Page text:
double k = 1.0/(1.0 + 0.2316419*x);
double k_sum = k*(0.319381530 + k*(-0.356563782 + k*(1.781477937 + k*(-1.821255978 + 1.330274429*k))));

if (x >= 0.0) {
return (1.0 - (1.0/(pow(2*M_PI,0.5)))*exp(-0.5*x*x) * k_sum);
} else {
return 1.0 - cdf(-x);
}
}

// Inverse cumulative distribution function (aka the probit function)
double StandardNormalDistribution::inv_cdf(const double& quantile) const {
// This is the Beasley-Springer-Moro algorithm which can
// be found in Glasserman [2004]. We won't go into the
// details here, so have a look at the reference for more info
static double a[4] = {   2.50662823884,
-18.61500062529,
41.39119773534,
-25.44106049637};

static double b[4] = {  -8.47351093090,
23.08336743743,
-21.06224101826,
3.13082909833};

static double c[9] = {0.3374754822726147,
0.9761690190917186,
0.1607979714918209,
0.0276438810333863,
0.0038405729373609,
0.0003951896511919,
0.0000321767881768,
0.0000002888167364,
0.0000003960315187};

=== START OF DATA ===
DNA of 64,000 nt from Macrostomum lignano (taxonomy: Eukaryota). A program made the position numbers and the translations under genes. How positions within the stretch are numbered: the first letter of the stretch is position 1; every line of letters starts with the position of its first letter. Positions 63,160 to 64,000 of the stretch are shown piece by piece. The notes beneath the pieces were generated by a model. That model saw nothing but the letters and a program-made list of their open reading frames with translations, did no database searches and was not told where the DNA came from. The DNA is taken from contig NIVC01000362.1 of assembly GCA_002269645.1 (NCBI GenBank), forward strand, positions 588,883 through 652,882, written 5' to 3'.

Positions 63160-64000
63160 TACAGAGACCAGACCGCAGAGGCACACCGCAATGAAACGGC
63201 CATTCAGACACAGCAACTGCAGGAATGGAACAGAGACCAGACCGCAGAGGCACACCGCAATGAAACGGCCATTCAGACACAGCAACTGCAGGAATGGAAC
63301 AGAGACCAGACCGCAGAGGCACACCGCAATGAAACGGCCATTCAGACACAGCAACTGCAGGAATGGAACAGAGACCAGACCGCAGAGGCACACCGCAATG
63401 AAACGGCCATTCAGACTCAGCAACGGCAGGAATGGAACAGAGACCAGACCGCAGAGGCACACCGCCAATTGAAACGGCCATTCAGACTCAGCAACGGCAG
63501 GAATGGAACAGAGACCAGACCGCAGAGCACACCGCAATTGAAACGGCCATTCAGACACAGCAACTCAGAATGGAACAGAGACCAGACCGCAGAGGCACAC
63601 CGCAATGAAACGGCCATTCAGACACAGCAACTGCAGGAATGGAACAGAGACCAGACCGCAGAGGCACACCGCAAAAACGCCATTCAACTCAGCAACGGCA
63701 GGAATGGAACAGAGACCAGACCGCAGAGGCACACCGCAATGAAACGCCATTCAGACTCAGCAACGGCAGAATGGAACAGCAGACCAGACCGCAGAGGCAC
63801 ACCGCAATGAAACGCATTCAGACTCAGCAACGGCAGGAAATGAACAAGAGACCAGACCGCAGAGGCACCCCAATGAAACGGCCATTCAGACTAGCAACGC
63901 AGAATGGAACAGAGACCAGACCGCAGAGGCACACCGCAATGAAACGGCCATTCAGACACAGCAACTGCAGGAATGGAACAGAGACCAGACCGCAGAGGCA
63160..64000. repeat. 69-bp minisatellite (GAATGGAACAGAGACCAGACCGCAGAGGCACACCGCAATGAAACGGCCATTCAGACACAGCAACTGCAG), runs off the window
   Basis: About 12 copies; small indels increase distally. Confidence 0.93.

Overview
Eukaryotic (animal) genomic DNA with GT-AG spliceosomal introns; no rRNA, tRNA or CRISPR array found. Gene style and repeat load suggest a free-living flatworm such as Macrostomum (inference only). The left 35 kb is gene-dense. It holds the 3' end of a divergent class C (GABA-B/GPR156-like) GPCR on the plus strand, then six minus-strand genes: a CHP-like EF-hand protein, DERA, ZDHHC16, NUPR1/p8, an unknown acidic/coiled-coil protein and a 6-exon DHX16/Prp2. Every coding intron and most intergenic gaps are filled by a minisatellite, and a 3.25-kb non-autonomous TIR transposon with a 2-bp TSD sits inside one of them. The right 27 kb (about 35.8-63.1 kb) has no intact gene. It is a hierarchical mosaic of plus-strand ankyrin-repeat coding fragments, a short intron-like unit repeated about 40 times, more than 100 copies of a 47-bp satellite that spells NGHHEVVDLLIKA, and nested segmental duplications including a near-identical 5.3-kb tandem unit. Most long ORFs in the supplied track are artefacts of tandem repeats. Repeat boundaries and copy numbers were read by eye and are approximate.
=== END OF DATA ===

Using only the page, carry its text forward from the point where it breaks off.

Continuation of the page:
if (quantile >= 0.5 && quantile <= 0.92) {
double num = 0.0;
double denom = 1.0;

for (int i=0; i<4; i++) {
num += a[i] * pow((quantile - 0.5), 2*i + 1);
denom += b[i] * pow((quantile - 0.5), 2*i);
}
return num/denom;

} else if (quantile > 0.92 && quantile < 1) {
double num = 0.0;

for (int i=0; i<9; i++) {
num += c[i] * pow((log(-log(1-quantile))), i);
}
return num;

} else {
return -1.0*inv_cdf(1-quantile);
}
}

// Expectation/mean
double StandardNormalDistribution::mean() const { return 0.0; }

// Variance
double StandardNormalDistribution::var() const { return 1.0; }

// Standard Deviation
double StandardNormalDistribution::stdev() const { return 1.0; }

// Obtain a sequence of random draws from this distribution
void StandardNormalDistribution::random_draws(const std::vector& uniform_draws,
std::vector& dist_draws) {
// The simplest method to calculate this is with the Box-Muller method,
// which has been used procedurally in many other articles on QuantStart.com

// Check that the uniform draws and dist_draws are the same size and
// have an even number of elements (necessary for B-M)
if (uniform_draws.size() != dist_draws.size()) {
std::cout << "Draws vectors are of unequal size in standard normal dist." << std::endl;
return;
}

// Check that uniform draws have an even number of elements (necessary for B-M)
if (uniform_draws.size() % 2 != 0) {
std::cout << "Uniform draw vector size not an even number." << std::endl;
return;
}

// Slow, but easy to implement
for (int i=0; i<uniform_draws.size() / 2; i++) {